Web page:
Charging return costs? Consumers leave immediately

Charging return costs? Consumers leave immediately
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Return costs determine a large part of our online buying behaviour: almost one in two Belgians would not make an online purchase if they were charged five euros to return the products.

 

Untenable

A study commissioned by economics minister Nathalie Muylle has shown that free returns are taken for granted by many people. Among other things, the study showed that around 60 % of people make at least one online purchase per month. The majority of online shoppers are under the age of sixty, and quote price, time savings, and the wide range of items on offer as important reasons to make an online purchase, Belgian newspaper De Standaard writes.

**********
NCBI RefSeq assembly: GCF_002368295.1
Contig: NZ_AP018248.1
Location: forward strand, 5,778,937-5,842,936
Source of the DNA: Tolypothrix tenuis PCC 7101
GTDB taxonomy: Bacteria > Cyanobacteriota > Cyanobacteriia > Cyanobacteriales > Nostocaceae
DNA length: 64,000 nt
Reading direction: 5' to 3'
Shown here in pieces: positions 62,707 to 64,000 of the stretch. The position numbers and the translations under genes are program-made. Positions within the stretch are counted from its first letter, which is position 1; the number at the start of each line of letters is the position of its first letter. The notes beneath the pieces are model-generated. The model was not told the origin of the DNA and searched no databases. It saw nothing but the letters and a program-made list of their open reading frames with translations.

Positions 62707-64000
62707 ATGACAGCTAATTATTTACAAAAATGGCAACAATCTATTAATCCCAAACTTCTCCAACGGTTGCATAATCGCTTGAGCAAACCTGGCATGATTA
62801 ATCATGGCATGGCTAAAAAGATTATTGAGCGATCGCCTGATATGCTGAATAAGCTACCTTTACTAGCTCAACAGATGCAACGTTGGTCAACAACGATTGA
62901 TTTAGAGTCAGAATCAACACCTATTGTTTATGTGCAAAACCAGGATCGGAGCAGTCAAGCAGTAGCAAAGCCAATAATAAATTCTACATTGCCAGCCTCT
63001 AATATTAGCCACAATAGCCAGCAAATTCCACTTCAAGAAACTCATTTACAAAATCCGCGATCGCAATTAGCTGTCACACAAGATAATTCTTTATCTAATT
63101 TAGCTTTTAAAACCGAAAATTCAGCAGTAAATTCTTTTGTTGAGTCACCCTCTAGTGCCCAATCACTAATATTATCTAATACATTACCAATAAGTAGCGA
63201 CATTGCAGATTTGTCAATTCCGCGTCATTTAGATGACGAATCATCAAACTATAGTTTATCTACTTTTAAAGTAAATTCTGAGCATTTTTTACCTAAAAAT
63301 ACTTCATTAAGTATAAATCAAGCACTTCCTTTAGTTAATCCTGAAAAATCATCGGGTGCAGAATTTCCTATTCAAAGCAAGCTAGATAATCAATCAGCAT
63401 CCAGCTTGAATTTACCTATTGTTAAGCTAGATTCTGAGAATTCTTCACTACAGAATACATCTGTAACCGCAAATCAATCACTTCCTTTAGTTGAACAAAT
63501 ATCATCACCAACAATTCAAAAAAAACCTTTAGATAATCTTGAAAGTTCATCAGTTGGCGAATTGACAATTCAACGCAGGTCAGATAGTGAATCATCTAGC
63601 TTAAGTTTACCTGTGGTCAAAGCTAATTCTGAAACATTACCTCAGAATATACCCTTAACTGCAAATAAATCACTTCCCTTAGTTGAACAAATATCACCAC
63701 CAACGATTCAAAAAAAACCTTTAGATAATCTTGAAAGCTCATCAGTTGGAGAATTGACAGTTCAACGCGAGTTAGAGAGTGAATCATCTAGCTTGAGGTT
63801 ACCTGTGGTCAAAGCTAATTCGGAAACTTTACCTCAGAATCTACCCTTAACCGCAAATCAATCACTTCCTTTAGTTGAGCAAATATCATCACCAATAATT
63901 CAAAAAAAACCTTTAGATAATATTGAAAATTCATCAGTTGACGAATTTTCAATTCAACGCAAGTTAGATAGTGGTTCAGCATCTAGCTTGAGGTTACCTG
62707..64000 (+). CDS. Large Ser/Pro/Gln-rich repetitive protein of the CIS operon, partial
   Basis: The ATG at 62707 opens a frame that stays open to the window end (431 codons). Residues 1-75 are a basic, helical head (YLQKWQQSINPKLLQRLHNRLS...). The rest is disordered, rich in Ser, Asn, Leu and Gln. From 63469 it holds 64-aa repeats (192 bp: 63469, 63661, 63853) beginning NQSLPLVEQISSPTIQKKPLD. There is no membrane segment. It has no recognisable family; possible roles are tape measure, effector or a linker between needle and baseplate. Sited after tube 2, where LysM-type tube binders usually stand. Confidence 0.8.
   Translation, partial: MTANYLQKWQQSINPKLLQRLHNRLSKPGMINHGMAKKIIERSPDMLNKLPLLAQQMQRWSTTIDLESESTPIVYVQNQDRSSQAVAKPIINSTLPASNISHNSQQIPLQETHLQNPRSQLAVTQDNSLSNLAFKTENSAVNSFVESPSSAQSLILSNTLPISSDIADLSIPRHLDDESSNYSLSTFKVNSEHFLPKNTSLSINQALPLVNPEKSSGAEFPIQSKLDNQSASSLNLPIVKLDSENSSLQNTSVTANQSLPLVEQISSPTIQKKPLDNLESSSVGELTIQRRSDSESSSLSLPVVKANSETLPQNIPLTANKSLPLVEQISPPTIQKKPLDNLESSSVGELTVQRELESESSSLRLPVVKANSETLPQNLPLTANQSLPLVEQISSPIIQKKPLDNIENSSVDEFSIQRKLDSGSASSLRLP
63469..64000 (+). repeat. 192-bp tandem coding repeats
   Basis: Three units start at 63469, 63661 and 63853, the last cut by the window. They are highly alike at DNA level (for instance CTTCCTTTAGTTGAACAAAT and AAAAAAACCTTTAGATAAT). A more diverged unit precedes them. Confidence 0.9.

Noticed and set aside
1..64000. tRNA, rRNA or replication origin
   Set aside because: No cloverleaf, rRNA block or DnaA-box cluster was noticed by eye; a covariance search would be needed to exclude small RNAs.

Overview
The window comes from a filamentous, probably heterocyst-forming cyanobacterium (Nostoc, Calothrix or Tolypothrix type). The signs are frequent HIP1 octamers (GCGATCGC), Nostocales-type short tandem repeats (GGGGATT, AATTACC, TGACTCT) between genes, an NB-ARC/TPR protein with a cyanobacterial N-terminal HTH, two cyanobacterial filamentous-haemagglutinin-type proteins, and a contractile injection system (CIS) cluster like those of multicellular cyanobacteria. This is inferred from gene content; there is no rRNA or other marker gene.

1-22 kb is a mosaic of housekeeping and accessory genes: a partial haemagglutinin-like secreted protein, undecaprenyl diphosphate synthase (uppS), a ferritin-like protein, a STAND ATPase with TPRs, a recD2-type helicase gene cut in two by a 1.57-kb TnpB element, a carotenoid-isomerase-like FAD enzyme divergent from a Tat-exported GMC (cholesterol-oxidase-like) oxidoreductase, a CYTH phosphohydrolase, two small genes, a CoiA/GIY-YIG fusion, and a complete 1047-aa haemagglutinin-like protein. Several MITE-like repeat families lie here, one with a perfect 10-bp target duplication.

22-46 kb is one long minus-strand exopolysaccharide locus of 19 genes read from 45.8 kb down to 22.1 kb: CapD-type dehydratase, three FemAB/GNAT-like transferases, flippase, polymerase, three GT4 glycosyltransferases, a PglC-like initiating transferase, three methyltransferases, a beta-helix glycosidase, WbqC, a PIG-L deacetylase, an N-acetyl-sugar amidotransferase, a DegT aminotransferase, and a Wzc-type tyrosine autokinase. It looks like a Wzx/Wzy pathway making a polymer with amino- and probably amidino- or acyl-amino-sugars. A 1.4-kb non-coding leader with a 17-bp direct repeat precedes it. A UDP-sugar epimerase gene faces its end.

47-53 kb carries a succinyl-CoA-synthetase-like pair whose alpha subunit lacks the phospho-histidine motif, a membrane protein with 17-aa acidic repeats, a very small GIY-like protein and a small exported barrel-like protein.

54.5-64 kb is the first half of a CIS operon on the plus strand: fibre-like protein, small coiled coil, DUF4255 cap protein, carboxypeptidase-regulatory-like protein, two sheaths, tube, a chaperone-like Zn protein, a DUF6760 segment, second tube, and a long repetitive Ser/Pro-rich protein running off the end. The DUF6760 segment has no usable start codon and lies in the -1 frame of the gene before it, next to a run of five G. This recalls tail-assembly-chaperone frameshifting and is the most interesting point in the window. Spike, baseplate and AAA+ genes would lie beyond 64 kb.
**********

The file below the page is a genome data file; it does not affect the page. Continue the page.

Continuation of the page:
The impact of return costs on buying behaviour is striking: it is clear that returning items free-of-charge has become the norm. When a cost of five euros is charged, 46 % of shoppers see that as enough reason to abandon their purchase. Looking at a charge of 10 euros for return costs, three-quarters of consumers would not bother.

 

"We believe climate awareness is an important issue, but still items are returned in huge quantities", Muylle told HLN. "Research shows that the last mile of a parcel delivery accounts for 75 % of costs: not just in monetary terms, but also in terms of traffic and air quality. That is where a clear policy can make all the difference."

 

The minister has made four recommendations to make the shipping and return of parcels more sustainable. Her proposals include price differentiation based on the delivery date, new forms of distribution such as collection points, new ways of organisation, and raising consumer awareness.